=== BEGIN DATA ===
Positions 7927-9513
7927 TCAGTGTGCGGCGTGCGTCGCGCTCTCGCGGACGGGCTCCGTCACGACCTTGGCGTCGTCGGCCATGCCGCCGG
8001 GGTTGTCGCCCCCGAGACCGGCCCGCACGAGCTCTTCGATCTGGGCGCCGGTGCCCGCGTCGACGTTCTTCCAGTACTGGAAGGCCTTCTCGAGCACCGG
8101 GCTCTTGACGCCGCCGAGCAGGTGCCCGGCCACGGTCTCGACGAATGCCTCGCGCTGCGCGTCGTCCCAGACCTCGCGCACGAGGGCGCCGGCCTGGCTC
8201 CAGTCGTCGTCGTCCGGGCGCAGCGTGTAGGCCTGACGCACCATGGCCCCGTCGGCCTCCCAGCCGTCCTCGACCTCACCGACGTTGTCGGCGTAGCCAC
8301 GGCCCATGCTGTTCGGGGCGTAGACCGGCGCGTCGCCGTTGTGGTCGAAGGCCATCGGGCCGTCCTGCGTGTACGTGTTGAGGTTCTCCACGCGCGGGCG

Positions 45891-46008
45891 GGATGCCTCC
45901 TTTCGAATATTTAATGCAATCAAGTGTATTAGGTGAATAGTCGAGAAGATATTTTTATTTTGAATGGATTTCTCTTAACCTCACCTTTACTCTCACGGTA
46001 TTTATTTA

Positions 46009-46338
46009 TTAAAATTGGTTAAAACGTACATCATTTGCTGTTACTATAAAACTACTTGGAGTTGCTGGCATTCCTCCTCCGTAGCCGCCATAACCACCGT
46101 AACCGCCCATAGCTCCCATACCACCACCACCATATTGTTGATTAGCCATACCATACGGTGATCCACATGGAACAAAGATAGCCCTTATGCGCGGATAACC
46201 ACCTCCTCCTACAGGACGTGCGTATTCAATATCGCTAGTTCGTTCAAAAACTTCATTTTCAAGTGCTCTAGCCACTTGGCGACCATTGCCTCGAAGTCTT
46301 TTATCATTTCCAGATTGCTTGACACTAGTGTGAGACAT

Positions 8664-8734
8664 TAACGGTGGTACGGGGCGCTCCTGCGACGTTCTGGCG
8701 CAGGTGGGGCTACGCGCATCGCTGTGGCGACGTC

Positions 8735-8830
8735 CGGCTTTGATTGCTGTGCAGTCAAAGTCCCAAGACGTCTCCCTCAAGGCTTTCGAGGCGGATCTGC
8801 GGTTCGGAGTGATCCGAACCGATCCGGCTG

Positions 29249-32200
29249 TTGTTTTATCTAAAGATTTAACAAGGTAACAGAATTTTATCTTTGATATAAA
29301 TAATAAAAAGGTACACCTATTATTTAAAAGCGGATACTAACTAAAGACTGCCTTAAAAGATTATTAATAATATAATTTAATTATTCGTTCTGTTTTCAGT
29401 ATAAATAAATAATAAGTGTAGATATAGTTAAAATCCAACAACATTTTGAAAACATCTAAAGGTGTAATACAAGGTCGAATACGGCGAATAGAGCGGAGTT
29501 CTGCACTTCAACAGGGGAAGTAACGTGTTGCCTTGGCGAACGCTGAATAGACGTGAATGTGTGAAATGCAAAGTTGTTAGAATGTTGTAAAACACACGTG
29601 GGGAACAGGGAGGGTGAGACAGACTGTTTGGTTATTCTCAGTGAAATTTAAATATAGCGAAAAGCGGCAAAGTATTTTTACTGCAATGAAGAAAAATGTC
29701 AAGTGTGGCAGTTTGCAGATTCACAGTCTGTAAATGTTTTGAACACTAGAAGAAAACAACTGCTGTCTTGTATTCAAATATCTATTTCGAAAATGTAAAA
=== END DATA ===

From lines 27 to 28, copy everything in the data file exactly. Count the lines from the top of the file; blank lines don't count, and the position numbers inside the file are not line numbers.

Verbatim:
29601 GGGAACAGGGAGGGTGAGACAGACTGTTTGGTTATTCTCAGTGAAATTTAAATATAGCGAAAAGCGGCAAAGTATTTTTACTGCAATGAAGAAAAATGTC
29701 AAGTGTGGCAGTTTGCAGATTCACAGTCTGTAAATGTTTTGAACACTAGAAGAAAACAACTGCTGTCTTGTATTCAAATATCTATTTCGAAAATGTAAAA